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How to write a plugin

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Tip 147 Printable Monobook Previous Next

created 2001 · complexity advanced · author Charles E. Campbell, Jr. · version 6.0


This tip gives a skeleton for writing a plugin; Vim's help files have plenty of details.

" ------------------------------------------------------------------------------
" Exit when your app has already been loaded (or "compatible" mode set)
if exists("g:loaded_YourAppName") || &cp
  finish
endif
let g:loaded_YourAppName= 123 " your version number
let s:keepcpo           = &cpo
set cpo&vim

" Public Interface:
" AppFunction: is a function you expect your users to call
" PickAMap: some sequence of characters that will run your AppFunction
" Repeat these three lines as needed for multiple functions which will
" be used to provide an interface for the user
if !hasmapto('<Plug>AppFunction')
  map <unique> <Leader>PickAMap <Plug>AppFunction
endif

" Global Maps:
"
map <silent> <unique> <script> <Plug>AppFunction
 \ :set lz<CR>:call <SID>AppFunction<CR>:set nolz<CR>

" ------------------------------------------------------------------------------
" s:AppFunction: this function is available via the <Plug>/<script> interface above
fun! s:AppFunction()
  ..whatever..

  " your script function can set up maps to internal functions
  nmap <silent> <Left> :set lz<CR>:silent! call <SID>AppFunction2<CR>:set nolz<CR>

  " your app can call functions in its own script and not worry about name
  " clashes by preceding those function names with <SID>
  call s:InternalAppFunction(...)

  " or you could call it with
  call s:InternalAppFunction(...)
endfun

" ------------------------------------------------------------------------------
" s:InternalAppFunction: this function cannot be called from outside the
" script, and its name won't clash with whatever else the user has loaded
fun! s:InternalAppFunction(...)

  ..whatever..
endfun

" ------------------------------------------------------------------------------
let &cpo= s:keepcpo
unlet s:keepcpo

With vim 7.0 comes a new feature that strongly affects plugin writing: autoload. This feature reduces the turn-on time for vim; the idea is to split your plugin into two parts, one containing the public interface and one containing the bulk of the script. As always, the plugin portion is always loaded; the autoload portion is loaded only when needed. Functions are written using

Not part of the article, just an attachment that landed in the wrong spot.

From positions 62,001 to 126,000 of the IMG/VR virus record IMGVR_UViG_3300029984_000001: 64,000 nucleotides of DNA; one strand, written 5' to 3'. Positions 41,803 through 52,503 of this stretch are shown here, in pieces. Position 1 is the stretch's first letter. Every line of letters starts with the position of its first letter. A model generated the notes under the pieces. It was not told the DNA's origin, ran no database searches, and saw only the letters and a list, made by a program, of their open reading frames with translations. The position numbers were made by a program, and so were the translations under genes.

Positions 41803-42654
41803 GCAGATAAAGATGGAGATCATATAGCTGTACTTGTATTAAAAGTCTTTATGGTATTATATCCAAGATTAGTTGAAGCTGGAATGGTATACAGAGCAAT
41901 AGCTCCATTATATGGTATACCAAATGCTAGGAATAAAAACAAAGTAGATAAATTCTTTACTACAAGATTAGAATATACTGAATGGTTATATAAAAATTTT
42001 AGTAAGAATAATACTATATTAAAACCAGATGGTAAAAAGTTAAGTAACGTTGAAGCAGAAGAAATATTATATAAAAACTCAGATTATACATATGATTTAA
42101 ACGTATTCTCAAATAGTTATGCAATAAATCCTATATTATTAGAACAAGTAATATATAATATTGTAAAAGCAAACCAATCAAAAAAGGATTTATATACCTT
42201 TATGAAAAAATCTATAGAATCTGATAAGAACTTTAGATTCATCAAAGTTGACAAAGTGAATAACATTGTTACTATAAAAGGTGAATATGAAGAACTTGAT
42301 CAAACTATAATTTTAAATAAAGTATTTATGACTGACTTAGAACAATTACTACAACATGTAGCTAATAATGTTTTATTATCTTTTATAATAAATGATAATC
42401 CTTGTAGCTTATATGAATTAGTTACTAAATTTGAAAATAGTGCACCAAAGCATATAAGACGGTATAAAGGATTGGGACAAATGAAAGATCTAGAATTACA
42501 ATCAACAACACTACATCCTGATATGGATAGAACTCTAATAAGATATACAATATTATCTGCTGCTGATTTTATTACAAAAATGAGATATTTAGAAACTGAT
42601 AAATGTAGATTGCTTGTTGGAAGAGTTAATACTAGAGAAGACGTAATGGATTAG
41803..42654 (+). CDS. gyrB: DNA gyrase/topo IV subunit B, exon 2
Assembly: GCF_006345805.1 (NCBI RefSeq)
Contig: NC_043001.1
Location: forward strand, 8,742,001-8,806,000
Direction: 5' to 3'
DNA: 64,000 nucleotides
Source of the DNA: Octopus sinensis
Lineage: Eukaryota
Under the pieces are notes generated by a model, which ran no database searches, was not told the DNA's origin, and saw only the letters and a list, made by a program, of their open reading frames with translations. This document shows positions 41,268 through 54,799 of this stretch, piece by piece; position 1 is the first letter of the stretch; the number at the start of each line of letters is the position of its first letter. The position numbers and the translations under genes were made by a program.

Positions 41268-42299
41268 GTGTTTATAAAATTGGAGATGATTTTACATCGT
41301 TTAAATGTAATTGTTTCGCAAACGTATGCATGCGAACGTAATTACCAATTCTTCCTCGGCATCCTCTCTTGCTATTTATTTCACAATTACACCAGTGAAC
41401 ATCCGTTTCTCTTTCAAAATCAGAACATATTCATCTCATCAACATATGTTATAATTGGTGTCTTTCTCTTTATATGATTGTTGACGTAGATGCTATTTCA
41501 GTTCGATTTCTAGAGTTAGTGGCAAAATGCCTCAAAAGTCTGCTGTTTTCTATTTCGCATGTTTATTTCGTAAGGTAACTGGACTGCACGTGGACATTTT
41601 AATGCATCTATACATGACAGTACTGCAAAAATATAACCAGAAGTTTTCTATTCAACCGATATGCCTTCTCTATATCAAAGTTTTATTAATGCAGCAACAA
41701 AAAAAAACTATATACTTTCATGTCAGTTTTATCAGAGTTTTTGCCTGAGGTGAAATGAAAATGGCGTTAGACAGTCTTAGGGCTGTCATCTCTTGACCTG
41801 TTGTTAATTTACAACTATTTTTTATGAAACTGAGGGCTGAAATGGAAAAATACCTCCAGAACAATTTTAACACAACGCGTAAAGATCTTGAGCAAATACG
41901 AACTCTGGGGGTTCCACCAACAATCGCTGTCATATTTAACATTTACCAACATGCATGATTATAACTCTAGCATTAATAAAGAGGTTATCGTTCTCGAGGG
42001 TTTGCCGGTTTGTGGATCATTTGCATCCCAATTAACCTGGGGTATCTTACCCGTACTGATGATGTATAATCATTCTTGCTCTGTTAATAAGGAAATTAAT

fun! NameOfScriptFile#FunctionName()
...
endfun

Thus maps and commands can use the "NameOfScriptFile#FunctionName()" format for their functions in the plugin portion; when the user invokes the command or map, vim will only then load the autoload/NameOfScriptFile.vim script. I heartily recommend that plugin writers avail themselves of this method!

Plugins are intended to be "drop into <.vim/plugin>" and work. The problem that the <Plug>, <SID>, etc stuff is intended to resolve: what to do about functions that have the same names in different plugins, and what to do about maps that use the same sequence of characters? The first problem is solved with <SID> (a script identifier number) that Vim assigns: program with it and your users will be happier when your stuff works with all their other stuff.

The second problem: what to about those maps is addressed with <Plug>, <unique>, etc. Basically the idea is: let the user know that there are clashes and don't overwrite previously existing maps. Use the user's preferred map-introducer sequence (I like the backslash, but there are many keyboards which make producing backslashes unpleasant, and those users usually prefer something else).

What I like to do is to have a pair of start/stop maps to reduce my impact on the namespace. When the starting map is used, it kicks off a starting function that introduces all the maps needed. When the stopping map is used, it not only removes the maps the starter made but restores any maps the user had had that would have clashed. I also use the start/stop pair of functions to set and restore options that cause my scripts difficulties.

Check out DrawIt.vim's SaveMap() function for a way to save user maps. Restoring maps with it is easy:

if b:restoremap != ""
  exe b:restoremap
  unlet b:restoremap
endif

So you can see it sets up a string variable with all the maps that the user had that would have clashed with my application.

One final thing: if your application needs to share information between its various functions, see if you can use s:varname (a variable that only your script's functions can access) or b:varname (a variable that anything associated with the buffer your application is running with can access) instead of using global variables.

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